onference calling, call forwarding and so on.

One of the most important features of the SS7 network is its reliability. Telephone
companies can ill afford to have network failures that would leave their customers
without telephone service. Since the PSTN
cannot function without its backbone SS7
network, failure in providing signaling results in failure in the phone network’s ability to
support a call. To assure consistent service, most nodes in signaling network are
duplicated and loaded in such a way tha
t in case of a failure, the full load of one of the
nodes can be picked up by the remaining node. The same is true for signaling links
connecting the nodes.


2.1

SS7 Network Architecture

An SS7 network (example shown in Figure 2.1) is made up of different

types of
nodes, each of which serves specific signaling functions. Each node has one or more
addresses, called point codes (PCs), associated with it. Nodes communicate with each
other over the connecting links using datagrams, the headers of which carry
destination
PCs.



5

2.1.1

Service Switching Point

A Service Switching Point (SSP) is a local exchange switch that is used to convert
signaling received from the voice switch into SS7 signaling messages.

2.1.2

Signaling Transfer Point

A Signaling Transfer Po
int (STP) provides SS7 with the functionality of a router,
it routes messages through the network to their appropriate destinations. There are three
types of STPs:



National



International



Gateway



Used to convert between protocols

Besides routing data, STP
s gather measurements that can be used to monitor
traffic and network use. Examples of data acquired at the STP are peg counts, statistical
and maintenance information as well as message types.


Because of the high reliability requirements specified for

the signaling network,
STPs are usually deployed in pairs called mated pairs. The two mates are fully
redundant, and each one is expected to be able to assume the full load of its mate in case
of failure.

2.1.3

Service Control Point

A Service Control Point (
SCP) is an interface into the phone company’s
databases. It is a computer that stores information related to one or more intelligent
network based services. Among the most common databases used by telephone
companies are:



6



































Figure 2.1 SS7 Network Topology












STP

STP

STP

SSP

SSP

SSP

SSP

SSP

SSP

SSP

SSP

SCP

SCP

SCP

SCP

SSP

SSP

SSP

D

D

C

A

A

B

F

E

STP

STP



7



800 Number Translations Database



Call Management Services Database (CMSDB)



Local Number Portability (LNP)



Line Information Database (LIDB)




Business Services Database (BSDB)



Home Location Register (HLR)



Visitor

Location Register (VLR)

As the Advanced Intelligent Network (AIN) services become more widespread, databases
play an increasingly important role in the telephone network. They are a focus point of
the AIN services functionality.

2.1.4

Signaling Data Li
nks

SS7 networks use bi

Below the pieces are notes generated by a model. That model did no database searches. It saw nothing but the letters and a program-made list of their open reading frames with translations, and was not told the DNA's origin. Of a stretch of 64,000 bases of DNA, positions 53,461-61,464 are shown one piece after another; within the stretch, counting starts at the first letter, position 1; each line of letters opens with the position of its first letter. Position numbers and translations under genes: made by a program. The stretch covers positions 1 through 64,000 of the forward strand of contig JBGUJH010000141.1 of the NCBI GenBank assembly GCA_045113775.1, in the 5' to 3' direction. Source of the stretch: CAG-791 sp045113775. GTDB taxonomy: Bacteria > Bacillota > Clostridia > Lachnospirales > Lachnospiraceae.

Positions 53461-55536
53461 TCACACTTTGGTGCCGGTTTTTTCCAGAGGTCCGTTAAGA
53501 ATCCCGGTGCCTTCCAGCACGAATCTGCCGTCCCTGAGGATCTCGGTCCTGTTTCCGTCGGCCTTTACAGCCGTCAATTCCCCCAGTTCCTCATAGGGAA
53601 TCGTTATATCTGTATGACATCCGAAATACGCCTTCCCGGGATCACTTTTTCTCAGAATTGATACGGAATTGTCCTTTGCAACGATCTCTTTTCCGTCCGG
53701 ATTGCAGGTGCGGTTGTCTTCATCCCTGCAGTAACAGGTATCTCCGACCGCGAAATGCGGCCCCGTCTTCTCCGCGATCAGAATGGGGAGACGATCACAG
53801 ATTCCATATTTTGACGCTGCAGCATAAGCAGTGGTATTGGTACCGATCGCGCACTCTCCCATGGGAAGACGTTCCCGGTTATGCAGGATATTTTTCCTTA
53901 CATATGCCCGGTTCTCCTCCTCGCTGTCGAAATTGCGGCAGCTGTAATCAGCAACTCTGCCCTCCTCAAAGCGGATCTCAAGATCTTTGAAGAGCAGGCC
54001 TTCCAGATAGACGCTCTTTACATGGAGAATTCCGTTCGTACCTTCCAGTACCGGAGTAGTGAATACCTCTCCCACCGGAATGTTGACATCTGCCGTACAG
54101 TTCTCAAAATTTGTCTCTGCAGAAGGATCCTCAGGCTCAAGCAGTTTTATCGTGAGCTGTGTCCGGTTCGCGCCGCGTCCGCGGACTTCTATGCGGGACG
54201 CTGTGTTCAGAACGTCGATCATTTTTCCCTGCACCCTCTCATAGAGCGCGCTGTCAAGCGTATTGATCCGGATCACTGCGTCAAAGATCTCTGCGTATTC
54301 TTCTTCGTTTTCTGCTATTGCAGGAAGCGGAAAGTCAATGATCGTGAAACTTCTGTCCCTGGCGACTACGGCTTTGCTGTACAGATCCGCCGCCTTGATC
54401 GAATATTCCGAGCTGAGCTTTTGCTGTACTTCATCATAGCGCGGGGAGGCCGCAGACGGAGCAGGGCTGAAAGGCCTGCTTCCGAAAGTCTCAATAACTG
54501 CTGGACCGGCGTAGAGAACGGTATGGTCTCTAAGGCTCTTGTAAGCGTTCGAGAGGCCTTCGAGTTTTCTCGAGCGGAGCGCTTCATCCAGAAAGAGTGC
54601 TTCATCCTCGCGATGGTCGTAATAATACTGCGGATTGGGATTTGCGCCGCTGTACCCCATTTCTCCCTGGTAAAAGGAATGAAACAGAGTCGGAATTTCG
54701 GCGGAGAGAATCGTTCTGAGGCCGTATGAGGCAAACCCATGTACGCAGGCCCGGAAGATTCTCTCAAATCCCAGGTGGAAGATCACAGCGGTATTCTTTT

-
directional high speed (ATM, 1.5 Mbps) or low speed (DS0,
56 kbps/64 kbps) links to interconnect signaling points. Two signaling points connected
by one link are said to be adjacent. A collection of links that connect together the

same
signaling points is called a link set and each link set can contain up to 16 separate links.
A group of link sets used to reach a particular destination is called a route and a
combination of routes that can be used to reach the same destination is
called a route set.

While each link should be able to handle a full load, entities are set up to load
each link only up to 40% when operating under normal conditions. Even though the link
utilization suffers from such a setup, it allows for a greater re
liability. In case of a link
failure the full load from a failed link can be safely transferred to the remaining links in a
linkset with no degradation of service as long as the load on each link does not exceed
80%.



8

Links employed in the SS7 network are

divided into 6 different types depending
on which two network nodes are connected by the link. Each type has a maximum
allowed and a minimum required number of links in the linkset.



A
-
links

Access links connect together an SSP and an STP, or an SCP and a
n STP. They
provide access into the network and to the databases. Each linkset has at least one
and at most 16 A links supporting it.



B
-
links

Bridge links connect one mated STP pair to another mated STP pair at the same
hierarchical level (two pairs of r
egional STPs for example). B links are always
deployed in a quad configuration shown in Figure 2.2. There can be a maximum
of eight B links connecting the pairs.









Figure 2.2 STP Quad Configuration



C
-
links

Cross links connect STP mates together.
They only carry user traffic in case of
congestion or network failure but usually are reserved for network management
messages. They are always deployed in pairs for redundancy, with a maximum of
eight C links between two STPs.



D
-
links

Mated pair



9

Diagonal links conn
ect mated STP pairs at one hierarchical level to mated STPs at
another hierarchical level. They are deployed in the same fashion as B links.



E
-
links

Extended links are used to connect an SSP to a remote STP. They are used when
there is a significant am
ount of traffic going between the nodes to avoid
congestion.



F
-
links

Fully associated links connect two SSPs when there is either a large amount of
traffic between the two SSPs or when the SSPs cannot be connected through an
STP.

2.2

SS7 Protocol

The SS7

Protocol provides a set of rules controlling “the way data is transmitted